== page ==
Dr. Goetz on the MONARCH Trials for Breast Cancer

Matthew P. Goetz, MD
Published: Monday, Jan 29, 2018



Matthew P. Goetz, MD, professor of oncology and pharmacology, Division of Medical Oncology, Department of Oncology, Mayo Clinic, discusses the MONARCH trials for patients with breast cancer.

The secondary analysis of the MONARCH 2 and 3 clinical studies evaluated abemaciclib (Verzenio), which is an oral CDK4/6 inhibitor and hormonal therapy. The studies attempted to determine if there were any clinical or pathological factors that might be associated with the benefit of these agents.

Common variables between the 2 studies included age, race, performance status, and presence or absence of liver metastases. According to Goetz, we identified a number of factors that were prognostic including the presence or absence of liver and bone metastasis, or progesterone receptor status.

For patients who had liver metastases, the prognosis in both studies was uniformly poor but with the addition of abemaciclib, led to substantial clinically relevant increases in progression-free survival and response rates. For example, in a patient with liver metastases in the MONARCH 2 study saw an increase in response rates from 9% to 40%.

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Matthew P. Goetz, MD, professor of oncology and pharmacology, Division of Medical Oncology, Department of Oncology, Mayo Clinic, discusses the MONARCH trials for patients with breast cancer.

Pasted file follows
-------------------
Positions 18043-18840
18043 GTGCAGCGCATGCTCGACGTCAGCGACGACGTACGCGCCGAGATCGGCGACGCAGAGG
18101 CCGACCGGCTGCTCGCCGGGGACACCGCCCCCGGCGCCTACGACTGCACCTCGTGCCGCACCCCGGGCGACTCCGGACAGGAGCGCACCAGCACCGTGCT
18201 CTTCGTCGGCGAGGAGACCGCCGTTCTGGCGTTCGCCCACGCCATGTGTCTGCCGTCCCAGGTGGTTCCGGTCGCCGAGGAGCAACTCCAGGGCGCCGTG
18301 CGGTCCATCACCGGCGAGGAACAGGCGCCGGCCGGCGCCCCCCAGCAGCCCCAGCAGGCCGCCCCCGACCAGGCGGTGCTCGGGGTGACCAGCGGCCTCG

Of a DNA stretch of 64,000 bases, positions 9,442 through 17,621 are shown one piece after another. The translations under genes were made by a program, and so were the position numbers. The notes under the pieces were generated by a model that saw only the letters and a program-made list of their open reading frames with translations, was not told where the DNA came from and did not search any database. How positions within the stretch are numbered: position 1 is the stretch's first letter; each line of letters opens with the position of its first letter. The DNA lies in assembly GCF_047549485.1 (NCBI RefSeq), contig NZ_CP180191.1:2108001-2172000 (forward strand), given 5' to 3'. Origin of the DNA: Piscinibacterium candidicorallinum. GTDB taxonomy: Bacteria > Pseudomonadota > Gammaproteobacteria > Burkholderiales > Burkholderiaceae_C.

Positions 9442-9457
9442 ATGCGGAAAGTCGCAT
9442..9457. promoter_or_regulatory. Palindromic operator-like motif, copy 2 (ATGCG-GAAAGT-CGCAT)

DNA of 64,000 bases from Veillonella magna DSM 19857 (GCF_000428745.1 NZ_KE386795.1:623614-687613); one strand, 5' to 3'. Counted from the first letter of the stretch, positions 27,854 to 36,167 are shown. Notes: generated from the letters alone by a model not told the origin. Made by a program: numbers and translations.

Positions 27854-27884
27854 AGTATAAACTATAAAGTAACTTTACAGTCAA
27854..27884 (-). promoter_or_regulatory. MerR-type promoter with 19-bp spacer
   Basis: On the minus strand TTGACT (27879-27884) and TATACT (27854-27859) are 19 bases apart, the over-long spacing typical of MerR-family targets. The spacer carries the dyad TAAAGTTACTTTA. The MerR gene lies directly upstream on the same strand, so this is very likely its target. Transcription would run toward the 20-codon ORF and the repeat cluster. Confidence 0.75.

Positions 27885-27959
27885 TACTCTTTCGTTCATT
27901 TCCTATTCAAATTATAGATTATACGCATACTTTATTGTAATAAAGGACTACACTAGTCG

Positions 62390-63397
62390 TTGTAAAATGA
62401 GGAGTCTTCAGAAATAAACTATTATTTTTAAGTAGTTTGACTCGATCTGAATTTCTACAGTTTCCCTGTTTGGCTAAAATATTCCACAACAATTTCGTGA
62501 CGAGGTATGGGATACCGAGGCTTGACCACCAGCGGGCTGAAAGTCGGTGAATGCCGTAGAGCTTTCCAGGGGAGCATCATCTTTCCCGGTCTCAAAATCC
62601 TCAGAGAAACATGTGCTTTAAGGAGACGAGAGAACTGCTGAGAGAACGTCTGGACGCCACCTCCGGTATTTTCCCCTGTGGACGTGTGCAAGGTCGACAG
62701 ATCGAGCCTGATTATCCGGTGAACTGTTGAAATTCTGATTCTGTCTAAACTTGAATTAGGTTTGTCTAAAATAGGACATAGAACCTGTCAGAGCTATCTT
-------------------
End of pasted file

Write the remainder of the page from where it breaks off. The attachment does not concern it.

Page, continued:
The secondary analysis of the MONARCH 2 and 3 clinical studies evaluated abemaciclib (Verzenio), which is an oral CDK4/6 inhibitor and hormonal therapy. The studies attempted to determine if there were any clinical or pathological factors that might be associated with the benefit of these agents.

Common variables between the 2 studies included age, race, performance status, and presence or absence of liver metastases. According to Goetz, we identified a number of factors that were prognostic including the presence or absence of liver and bone metastasis, or progesterone receptor status.

For patients who had liver metastases, the prognosis in both studies was uniformly poor but with the addition of abemaciclib, led to substantial clinically relevant increases in progression-free survival and response rates. For example, in a patient with liver metastases in the MONARCH 2 study saw an increase in response rates from 9% to 40%.


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Community Practice Connections™: 1st Annual Paris Breast Cancer Conference™Dec 31, 20181.5
35th Annual Chemotherapy Foundation Symposium: Innovative Cancer Therapy for Tomorrow® Clinical Vignette SeriesJan 31, 20192.0
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